In his July 2013 interview with Power 105.1’s The Breakfast Club, Jay Z had an interesting way of describing longtime collaborator, Kanye West. “He’s like the cowboy [for the culture]. He runs over the hill, the Indians hit him with the arrows and then he comes back and [alerts others] like, ‘Yo, there’s a lot of them over there.'”
One might find the Roc magnate’s quote plainly sarcastic, but in context, it’s a theory that best summarizes the sui generis career of Mr. West — the lightening rod for our culture. Throughout his over a decade-long, illustrious reign, Kanye’s put himself in places where a vain person wouldn’t dare try (i.e. pink polos, kilts, skinny jeans) and made a career of consistently —and willingly — making himself the underdog by going against the grain (808s & Heartbreak, Yeezus) for the sake of not just being able to say he did it first, but to also avoid being boxed in or marginalized.
In interviews, West refers to this quest as a means to “break the glass ceilings,” a description that will likely one day serve as the title to his autobiography or DONDA-helmed biopic. But as his steadfast passion to reinventing the wheel and vim-and-vigor creativity garnered him international acclaim and godly recognition (see “I Am A God”), that forceful entry approach has come to define the genius that is Kanye West. Today (June 8) marks Kanye’s birthday and while his music clearly stands the test of time, the man himself who continues to defy odds as one of the greatest artists of our generation. In celebrating his genius, let’s take a moment to relive Mr. West’s 41 years of excellence with one expansive timeline.
June 8, 1977
Kanye Omari West is born in Douglasville, Georgia by the proud parents Donda Williams and Ray West.
At 3, Kanye moves to Chicago with his mother following his parents’ divorce.
Kanye’s mother, Donda West, helps a then 13-year-old Kanye pay to cut his first record in a basement studio. “The microphone was hanging from the ceiling by a wire hanger. But he was so excited, I couldn’t say no,” Donda West would tell RedEye in 2007. Years later, No I.D. would hear the song, called “Green Eggs and Ham,” and in an interview with Billboard, described it as a “90s-sounding, yelling-type record.”
Graduates from Polaris High School. West receives a scholarship to attend Chicago’s American Academy of Art and studied painting before transferring to Chicago State University to major in English literature.
At 19, Ye pops up at the Fat Beats storefront in Greenwich Village and delivers aa freestyle that has since become a great time-capsule for the next generation.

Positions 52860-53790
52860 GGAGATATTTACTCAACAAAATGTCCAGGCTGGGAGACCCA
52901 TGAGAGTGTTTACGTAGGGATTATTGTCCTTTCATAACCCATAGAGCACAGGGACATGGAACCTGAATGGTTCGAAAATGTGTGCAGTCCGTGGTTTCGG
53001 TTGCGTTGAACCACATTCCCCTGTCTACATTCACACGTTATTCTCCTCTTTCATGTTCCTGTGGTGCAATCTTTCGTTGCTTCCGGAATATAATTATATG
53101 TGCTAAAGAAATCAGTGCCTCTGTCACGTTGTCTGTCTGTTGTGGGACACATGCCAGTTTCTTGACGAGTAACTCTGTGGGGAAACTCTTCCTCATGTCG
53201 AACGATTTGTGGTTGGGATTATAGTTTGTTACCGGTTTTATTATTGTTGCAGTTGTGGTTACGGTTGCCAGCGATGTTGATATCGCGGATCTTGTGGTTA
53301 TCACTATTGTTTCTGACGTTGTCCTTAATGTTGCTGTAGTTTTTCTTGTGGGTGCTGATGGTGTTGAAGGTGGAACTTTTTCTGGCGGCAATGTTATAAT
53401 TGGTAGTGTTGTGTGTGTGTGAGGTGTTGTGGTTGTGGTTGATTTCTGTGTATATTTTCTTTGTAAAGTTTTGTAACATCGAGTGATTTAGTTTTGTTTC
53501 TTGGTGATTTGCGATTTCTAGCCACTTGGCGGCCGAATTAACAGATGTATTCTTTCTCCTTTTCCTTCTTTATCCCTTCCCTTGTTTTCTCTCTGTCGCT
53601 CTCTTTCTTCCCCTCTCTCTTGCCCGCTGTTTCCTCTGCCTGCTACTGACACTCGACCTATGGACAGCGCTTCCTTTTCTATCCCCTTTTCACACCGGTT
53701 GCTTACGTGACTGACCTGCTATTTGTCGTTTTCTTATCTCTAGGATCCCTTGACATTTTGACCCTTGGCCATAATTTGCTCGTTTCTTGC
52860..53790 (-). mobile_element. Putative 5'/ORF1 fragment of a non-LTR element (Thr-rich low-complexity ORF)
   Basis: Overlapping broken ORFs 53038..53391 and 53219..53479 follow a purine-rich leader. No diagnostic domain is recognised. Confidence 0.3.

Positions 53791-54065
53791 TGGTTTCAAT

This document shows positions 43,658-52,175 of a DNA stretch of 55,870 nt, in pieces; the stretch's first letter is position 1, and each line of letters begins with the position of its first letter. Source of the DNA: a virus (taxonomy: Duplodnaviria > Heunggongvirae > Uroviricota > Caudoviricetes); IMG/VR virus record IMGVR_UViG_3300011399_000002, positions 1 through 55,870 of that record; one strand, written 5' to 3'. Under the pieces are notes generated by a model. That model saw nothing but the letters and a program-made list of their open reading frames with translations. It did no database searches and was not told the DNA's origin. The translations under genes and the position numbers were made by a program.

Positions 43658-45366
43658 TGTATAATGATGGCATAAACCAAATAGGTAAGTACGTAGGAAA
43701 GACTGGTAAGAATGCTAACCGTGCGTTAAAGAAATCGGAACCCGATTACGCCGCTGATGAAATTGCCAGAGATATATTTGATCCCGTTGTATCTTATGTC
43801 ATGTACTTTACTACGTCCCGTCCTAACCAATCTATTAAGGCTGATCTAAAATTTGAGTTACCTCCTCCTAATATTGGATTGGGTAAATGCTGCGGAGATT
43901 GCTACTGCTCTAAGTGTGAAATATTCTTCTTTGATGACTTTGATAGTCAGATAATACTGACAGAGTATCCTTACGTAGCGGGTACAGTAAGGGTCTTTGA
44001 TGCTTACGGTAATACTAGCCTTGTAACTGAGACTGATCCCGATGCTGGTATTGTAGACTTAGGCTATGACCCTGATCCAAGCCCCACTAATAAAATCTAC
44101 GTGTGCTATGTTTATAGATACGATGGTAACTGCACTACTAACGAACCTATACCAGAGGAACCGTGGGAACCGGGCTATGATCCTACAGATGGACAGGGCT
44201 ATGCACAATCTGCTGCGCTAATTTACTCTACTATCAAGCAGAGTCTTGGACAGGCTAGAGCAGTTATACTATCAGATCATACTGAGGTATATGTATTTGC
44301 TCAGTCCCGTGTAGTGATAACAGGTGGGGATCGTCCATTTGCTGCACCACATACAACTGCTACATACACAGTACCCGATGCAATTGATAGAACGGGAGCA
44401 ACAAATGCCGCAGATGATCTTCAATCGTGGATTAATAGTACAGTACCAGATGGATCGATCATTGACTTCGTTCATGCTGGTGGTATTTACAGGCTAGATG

Kanye’s first big break arrives. He sells his first beat to local Chicago rapper Gravity for $8,000. He next sold a beat for $5,000 to Jermaine Dupri for his debut album, Life in 1472. Months after Dupri’s LP release, he landed a track on Ma$e’s Harlem World group album The Movement. Not before long, he drops out of Chicago State University to pursue his music dream.
After the placements, Columbia Records eventually dangles a record contract. However, things fell through. “I said, I’m going to be bigger than Michael Jackson, I’m going to bigger to Jermaine Dupri. I said that to (Columbia executive) Michael Mauldin,” Kanye would later reveal in an interview. Mauldin happened to be Dupri’s father. By the end of the meeting, as Kanye noted, “they hit me with those three words: we’ll call you. They sent limos on the way up, and when I got downstairs I couldn’t even catch a cab.”
Teams with GLC, Timmy G, and Arrowstar to form the group known as the Go Getters. The team recorded under the Chicago music umbrella as Kon-Mon Productions, which was helmed by Don Crowley, John “Monopoly” Johnson and Happy Lewis. On the label, producers such as Boogz, Arrowstar and Brian “All Day” Miller helped on the production side, while emcees such as GLC, Mikkey, Rhymefest, Timmy G, Miss Criss, Shayla G and Really Doe took over microphone duties.
In what can be considered a tipping point of his career, West begins producing for Roc-A-Fella Records artists; that year, Jay Z’s “This Can’t Be Life” off The Dynasty and the title track for Beanie Sigel’s The Truth. It’s the very start of a decade that Rolling Stone will eventually credit for making West the icon that he became and still remains: “West was as interesting and complicated a pop star as the 2000s produced—a rapper who mastered, upped and moved beyond the hip-hop game; a producer who created a signature sound and then abandoned it to his imitators; a flashy, free-spending sybarite with insightful things to say about college, culture and economics; an egomaniac with more than enough artistic firepower to back it up.
West gains irreversible recognition thanks to the contributions he makes to Jay Z’s The Blueprint —namely, of the five tracks produced, the Billboard Top 10 hit “Izzo (H.O.V.A.)” and the diss track-turned-hip-hop culture cornerstone, “Takeover.” As the project becomes a critical and commercial success for Jay—argued to be not just one of his own greatest works, but of hip-hop’s overall—the demand for West’s supply increases.